This week’s guest blog is from across the Atlantic. David C. John is a senior strategic policy advisor at the AARP Public Policy Institute. AARP is a nonprofit, nonpartisan organization, with a membership of more than 37 million older people across the USA.
American experience strongly suggests that the coming UK pension freedoms sound better in theory than they will work in practice. After nearly a decade where the UK has been the gold standard for retirement savings policy, it is about to take a step that it may regret.
As annuity purchases are not required, very few Americans buy them, feeling that they are spending a great deal of money for a comparatively small monthly income. Even those in traditional DB pension plans usually take a lump sum if they are allowed to do so. As a result, many US retirees spend unwisely, trust the wrong financial advisor, or make other financial mistakes.
Many people greatly overestimate how long their savings will last. Most others assume (often wrongly) that they can manage their own money as well as anyone else or that they can live comfortably on Social Security alone. US Social Security pays a benefit that depends on the retirees’ individual income history. The average annual amount is about $13,000 (GBP 8,700).
One survey found that in West Virginia, a state with a relatively low average income, 78% of those near retirement and 67% of those at retirement would likely outlive their financial assets. Workers with lower incomes are most at risk. A recent national study found that by the 20th year of retirement, more than 81% of Americans with incomes up to $27,000 would run short of money, as would 38% of those earning up to $42,000, and 19% of those with incomes up to $65,000. Even 8% of those with the highest incomes could not meet their expenses.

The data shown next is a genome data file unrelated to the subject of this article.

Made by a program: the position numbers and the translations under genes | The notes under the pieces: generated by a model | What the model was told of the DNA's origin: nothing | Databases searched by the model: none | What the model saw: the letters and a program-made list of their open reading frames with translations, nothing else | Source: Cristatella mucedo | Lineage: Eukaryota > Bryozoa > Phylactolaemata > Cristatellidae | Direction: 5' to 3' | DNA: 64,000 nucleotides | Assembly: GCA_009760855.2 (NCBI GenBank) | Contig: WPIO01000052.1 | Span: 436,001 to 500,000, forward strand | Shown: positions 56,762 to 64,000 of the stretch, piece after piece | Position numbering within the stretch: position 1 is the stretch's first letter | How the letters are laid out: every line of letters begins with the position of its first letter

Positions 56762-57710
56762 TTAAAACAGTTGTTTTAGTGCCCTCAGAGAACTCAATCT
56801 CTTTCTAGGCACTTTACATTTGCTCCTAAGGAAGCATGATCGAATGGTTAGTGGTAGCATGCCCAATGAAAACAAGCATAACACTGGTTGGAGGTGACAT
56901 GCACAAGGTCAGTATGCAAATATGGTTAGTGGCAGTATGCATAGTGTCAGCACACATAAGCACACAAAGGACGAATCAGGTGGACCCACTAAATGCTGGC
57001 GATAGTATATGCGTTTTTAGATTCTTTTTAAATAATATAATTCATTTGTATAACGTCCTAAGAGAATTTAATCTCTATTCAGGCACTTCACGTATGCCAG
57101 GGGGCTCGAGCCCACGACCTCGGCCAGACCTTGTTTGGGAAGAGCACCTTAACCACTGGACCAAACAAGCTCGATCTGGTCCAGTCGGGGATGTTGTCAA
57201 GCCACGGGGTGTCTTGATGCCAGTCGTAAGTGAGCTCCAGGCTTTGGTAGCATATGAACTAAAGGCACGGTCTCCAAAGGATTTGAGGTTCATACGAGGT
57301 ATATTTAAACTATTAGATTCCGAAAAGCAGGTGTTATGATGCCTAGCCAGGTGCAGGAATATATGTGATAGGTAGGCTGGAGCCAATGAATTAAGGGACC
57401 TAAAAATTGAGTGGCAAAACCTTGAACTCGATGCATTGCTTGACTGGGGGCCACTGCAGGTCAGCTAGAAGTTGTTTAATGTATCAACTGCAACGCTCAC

Advice alone is not likely to help. US experience shows that literally every minute that passes after general advice is given reduces the chance that the consumer will act on it – even when they have decided to do so. And even a significant number of those who consult with a financial planner fail to act on that guidance.
What does show promise is income illustration. In a 2014 US survey, 85% of plan participants found estimates of the income they could anticipate from their retirement savings useful, and 35% said that they would save more. Income illustrations change the framing of retirement saving from gross amounts saved to retirement income. Annuity-like products become insurance against running out of money, something Americans are increasingly concerned about.
Two other potential developments may help. One is longevity insurance, an annuity that provides income only after a set age. Purchasing a policy defines how long one must make retirement savings last, and the retiree is protected against running out of money. Because longevity insurance is deferred, one can receive higher amounts of monthly income for a lower cost. In 2014, $50,000 would buy $275 a month at age 65 or $1200 a month starting at age 80.
Another idea is an automatic enrollment trial annuity. As developed by several Brookings Institution colleagues and me, new retirees would automatically use part of their savings for a two year annuity unless the retiree refused it. The rest of their savings would be available as a lump sum. After the trial period, the annuity would become permanent if they did nothing or they could cancel it and take the rest of their money as a lump sum.
The many annuity horror stories from the UK show a definite need for change, but the coming reforms go too far. US experience suggests that too many UK retirees are likely to see their savings exhausted all too quickly. There are alternatives that could do a better job of protecting retirees.